By Ranga Burada
Autofocus plays a major role in many camera system applications with variable focus, including consumer electronic devices. Camera systems must be able to focus at a variety of distances. Optical systems on cameras only allow a certain range of distances from the camera to be in focus at once (this is often known as the depth of field, or depth of focus). The distance from the camera where objects will be most in focus, effectively the center of this range, is the focus distance—the role of the autofocus system in a camera is to set this point accurately every time.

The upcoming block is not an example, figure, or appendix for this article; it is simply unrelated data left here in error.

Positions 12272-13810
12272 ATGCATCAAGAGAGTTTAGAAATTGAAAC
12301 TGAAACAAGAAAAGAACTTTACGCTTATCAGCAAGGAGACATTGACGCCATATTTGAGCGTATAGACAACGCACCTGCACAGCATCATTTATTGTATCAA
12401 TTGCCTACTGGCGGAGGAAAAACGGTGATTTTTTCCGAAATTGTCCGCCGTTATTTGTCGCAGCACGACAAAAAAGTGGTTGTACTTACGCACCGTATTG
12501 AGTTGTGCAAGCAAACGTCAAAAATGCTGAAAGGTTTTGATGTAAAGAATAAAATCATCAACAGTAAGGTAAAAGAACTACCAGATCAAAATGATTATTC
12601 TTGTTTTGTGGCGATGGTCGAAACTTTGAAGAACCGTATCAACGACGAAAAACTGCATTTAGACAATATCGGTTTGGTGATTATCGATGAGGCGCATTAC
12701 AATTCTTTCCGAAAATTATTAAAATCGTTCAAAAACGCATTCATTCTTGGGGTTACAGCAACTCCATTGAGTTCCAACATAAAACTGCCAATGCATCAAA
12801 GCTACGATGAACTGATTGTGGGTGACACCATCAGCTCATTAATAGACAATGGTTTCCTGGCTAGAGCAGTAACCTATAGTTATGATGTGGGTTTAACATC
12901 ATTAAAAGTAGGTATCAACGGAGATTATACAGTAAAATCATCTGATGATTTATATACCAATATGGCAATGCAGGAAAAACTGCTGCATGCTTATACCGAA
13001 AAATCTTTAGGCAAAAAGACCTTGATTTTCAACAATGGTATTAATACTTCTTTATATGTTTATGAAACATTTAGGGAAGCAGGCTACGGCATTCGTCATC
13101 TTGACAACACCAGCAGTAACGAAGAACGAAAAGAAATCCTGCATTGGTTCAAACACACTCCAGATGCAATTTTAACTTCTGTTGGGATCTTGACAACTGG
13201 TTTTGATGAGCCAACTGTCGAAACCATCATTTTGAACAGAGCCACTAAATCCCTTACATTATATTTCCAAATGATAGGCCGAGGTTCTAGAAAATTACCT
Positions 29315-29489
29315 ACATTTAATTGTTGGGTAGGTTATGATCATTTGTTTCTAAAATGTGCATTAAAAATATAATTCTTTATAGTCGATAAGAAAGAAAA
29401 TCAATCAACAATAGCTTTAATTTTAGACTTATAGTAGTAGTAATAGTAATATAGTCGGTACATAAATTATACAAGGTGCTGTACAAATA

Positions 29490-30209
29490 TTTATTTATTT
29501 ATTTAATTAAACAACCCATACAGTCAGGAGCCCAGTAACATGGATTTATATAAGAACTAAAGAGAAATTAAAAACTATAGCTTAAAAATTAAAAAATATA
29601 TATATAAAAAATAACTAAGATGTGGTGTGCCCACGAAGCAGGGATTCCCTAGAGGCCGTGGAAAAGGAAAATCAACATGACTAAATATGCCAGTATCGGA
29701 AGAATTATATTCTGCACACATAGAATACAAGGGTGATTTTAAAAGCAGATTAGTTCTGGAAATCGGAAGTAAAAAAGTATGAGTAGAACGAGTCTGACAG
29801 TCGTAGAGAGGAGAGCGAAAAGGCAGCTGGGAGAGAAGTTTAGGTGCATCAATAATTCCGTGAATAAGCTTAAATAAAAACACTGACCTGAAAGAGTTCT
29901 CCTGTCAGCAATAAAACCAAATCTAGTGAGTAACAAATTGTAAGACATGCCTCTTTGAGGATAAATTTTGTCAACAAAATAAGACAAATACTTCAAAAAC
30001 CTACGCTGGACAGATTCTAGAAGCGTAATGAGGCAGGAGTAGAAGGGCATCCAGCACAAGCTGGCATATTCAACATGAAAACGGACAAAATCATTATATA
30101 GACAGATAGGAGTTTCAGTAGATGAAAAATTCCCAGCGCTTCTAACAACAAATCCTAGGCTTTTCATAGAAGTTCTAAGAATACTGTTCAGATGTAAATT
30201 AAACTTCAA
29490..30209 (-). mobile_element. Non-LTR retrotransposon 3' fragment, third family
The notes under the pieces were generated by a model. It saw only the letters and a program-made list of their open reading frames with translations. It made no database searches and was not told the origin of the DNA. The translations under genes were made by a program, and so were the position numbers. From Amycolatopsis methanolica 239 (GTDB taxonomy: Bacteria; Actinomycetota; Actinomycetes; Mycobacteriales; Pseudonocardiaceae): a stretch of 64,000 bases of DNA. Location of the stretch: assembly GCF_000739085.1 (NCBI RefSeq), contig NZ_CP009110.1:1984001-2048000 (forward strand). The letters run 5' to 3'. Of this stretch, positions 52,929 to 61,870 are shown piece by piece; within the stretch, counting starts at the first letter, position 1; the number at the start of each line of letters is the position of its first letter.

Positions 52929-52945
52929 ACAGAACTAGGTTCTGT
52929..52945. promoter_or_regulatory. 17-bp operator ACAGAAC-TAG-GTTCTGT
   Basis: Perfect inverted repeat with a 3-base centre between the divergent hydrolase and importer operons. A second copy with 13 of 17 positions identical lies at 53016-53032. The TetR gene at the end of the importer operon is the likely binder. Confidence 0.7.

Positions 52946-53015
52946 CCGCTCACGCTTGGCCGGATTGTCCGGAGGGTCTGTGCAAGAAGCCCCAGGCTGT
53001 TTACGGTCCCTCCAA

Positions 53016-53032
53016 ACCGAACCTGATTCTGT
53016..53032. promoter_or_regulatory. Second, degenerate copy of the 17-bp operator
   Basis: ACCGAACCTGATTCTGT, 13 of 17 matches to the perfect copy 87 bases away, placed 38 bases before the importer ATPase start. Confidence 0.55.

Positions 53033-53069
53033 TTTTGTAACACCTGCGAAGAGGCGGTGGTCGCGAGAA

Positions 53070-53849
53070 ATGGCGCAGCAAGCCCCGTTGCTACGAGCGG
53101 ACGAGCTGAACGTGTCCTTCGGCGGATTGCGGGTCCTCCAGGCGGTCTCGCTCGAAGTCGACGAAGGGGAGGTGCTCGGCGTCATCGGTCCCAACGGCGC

We refer to autofocus consistency as the ability of a camera to focus on a given point correctly, repeatedly. To determine if a point is in focus, we measure the sharpness of an object (specifically, a test chart) at that distance. By taking many images of the chart—and letting the autofocus system reset each time and try to focus on the chart anew—we can tell if the camera system is focusing consistently or not. By examining the MTF50 values calculated from these images—a common objective image quality metric which correlates well with perceived sharpness—we can tell if sharpness varied between captures, and thus if focus accuracy on the chart varied. (more…)